National Geographic Channel comes through for us again, this time with three new premiers, count em, three, The Fastest, The Biggest and Smallest and The Most Explosive. This coming Sunday February 15 starting at 8 pm EDT. National Geographic, using Computer Generated imagery (CGI), time lapse sequences, and easy to understand demonstrations takes you on a journey through our cosmos. Starting with The Fastest.
When exploring our universe, fastest is bestest. Exploration of space depends on speed, the faster we go the more we explore, the more we learn. You'll see new and emerging technologies to get us to where we gotta go, fast. Like the new Magneto Plasma Rocket, funneling hot plasma through magnets to produce lots of thrust, thrust= speed, propelling us to hundreds of thousands of miles per hour, getting us to places like Mars in 39 days instead of the chemical rocket time of 260 days. Less time in space means less deadly cosmic radiation exposure for the Astronauts. Seriously.......being confined for 260 days with a group of people with no sex and drinking recycled urine, the whole deadly cosmic radiation thing doesn't even rate on my "things to worry about list", given the choice leastest is better. But even hundreds of thousands of miles an hour aren't fast enough to take us to the outer reaches of our galaxy, then the universe, enter worm holes and warp drive, we are only limited by our imaginations.
In the "Smallest and Biggest" you see the vastness of our universe down to the infinitesimal particles that make up everything. You'll see how nano technology is making advances in medicine with nanodiamonds delivering chemotherapy drugs to cancer cells killing them off, image above.
Now my most favorite show, "The Most Explosive", who doesn't like a good explosion? You'll see lots, volcanoes, Super Novas, Gamma Ray Bursts and the ultimate, The Big Bang. You'll also see the coolest animation of an asteroid strike.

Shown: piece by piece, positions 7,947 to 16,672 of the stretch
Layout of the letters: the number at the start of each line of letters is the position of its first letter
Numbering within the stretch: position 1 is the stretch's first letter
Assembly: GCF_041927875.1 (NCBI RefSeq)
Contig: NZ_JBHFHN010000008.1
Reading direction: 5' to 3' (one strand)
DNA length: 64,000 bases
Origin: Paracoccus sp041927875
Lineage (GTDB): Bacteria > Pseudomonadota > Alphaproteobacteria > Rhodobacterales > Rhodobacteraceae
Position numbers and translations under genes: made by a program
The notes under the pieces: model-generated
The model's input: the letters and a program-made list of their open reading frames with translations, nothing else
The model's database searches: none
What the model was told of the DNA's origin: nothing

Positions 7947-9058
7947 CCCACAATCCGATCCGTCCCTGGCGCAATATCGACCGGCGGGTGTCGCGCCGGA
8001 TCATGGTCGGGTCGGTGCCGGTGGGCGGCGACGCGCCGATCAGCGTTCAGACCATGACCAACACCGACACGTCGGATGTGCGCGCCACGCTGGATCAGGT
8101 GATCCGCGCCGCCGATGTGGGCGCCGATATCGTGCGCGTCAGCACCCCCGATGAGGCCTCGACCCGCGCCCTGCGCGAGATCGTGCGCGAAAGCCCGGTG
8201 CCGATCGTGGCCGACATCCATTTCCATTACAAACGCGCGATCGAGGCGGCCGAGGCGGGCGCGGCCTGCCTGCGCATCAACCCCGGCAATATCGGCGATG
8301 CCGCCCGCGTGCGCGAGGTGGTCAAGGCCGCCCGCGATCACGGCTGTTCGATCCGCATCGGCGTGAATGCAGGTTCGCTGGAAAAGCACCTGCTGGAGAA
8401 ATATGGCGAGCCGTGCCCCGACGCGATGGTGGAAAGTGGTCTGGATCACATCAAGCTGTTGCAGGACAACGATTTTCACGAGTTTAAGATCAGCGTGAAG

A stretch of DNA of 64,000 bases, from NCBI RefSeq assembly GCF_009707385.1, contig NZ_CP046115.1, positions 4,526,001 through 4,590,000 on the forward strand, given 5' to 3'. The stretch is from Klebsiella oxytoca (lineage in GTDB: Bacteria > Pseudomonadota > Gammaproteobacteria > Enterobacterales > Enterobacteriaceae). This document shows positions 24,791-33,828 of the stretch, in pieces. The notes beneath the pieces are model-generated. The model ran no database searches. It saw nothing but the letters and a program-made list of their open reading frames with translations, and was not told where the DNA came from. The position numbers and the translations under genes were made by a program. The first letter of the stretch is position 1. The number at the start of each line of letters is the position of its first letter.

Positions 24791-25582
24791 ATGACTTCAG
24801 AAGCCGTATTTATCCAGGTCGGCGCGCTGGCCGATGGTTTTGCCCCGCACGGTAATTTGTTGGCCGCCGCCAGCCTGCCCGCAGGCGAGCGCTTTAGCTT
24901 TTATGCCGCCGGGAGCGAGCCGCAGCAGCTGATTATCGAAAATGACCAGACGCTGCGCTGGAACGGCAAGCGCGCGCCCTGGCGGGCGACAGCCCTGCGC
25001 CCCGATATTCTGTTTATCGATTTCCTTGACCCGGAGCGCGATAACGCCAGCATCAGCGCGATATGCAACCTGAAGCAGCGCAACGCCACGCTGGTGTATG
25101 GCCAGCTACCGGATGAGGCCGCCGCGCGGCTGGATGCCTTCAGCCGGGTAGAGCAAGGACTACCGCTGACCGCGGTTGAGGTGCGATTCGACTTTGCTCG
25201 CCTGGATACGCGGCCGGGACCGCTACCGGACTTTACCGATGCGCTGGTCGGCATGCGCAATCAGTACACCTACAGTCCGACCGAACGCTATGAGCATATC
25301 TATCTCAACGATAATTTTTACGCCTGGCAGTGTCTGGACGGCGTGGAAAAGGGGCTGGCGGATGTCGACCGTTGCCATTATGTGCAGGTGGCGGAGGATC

We just had a meteoroid hit Saskatchewan skies November 20 last year, they figure it was only the size of a desk yet It was seen by thousands of people from British Columbia to Manitoba. Can you imagine seeing a 10 km size rock, the size they think caused the mass extinction of the dinosaurs enter the atmosphere, what a show it must have put on, that would be too cool to watch, a literal once in a life time thing, mostly because you be dead after. One can only imagine what the dinosaurs were thinking........"Crap, we... are... so... fracked". The Big Bang, the biggest explosion ever. In a billionth of a billionth of a billionth of a second, space time exploded into matter billions of miles across and created all the substance we know of today, all the ingredients for every explosion to follow. If you happen to miss the Sunday shows, they will be repeated Thursday February 19 starting at 7:00 pm EDT. These are American times only, Canadian times to follow once I know.
One last thing, a couple of satellites, one American and one Russian, both communication, collided 790 miles above Siberia Tuesday, what are the odds? I mean space is generally pretty big, kind of makes you feel it is getting crowded up there. No immediate risk to the International Space Station but they are monitoring the resulting 600 pieces of debris, which they feel will eventually fall to Earth and burn up in our atmosphere over the next few years. Unfortunately there are no pictures, I guess there aren't a whole lot of camera carrying tourists over in Northern Siberia.
Going through my images I've taken over the last year I came across my favorite lunar eclipse image, the blues and turquoise were cause by the sunlight passing through our ionosphere, which scatters the reds and allows the greens and blues through to the lunar surface, too cool, thought I would make an animation of it, next total lunar eclipse isn't until December 21 2010, long way to go.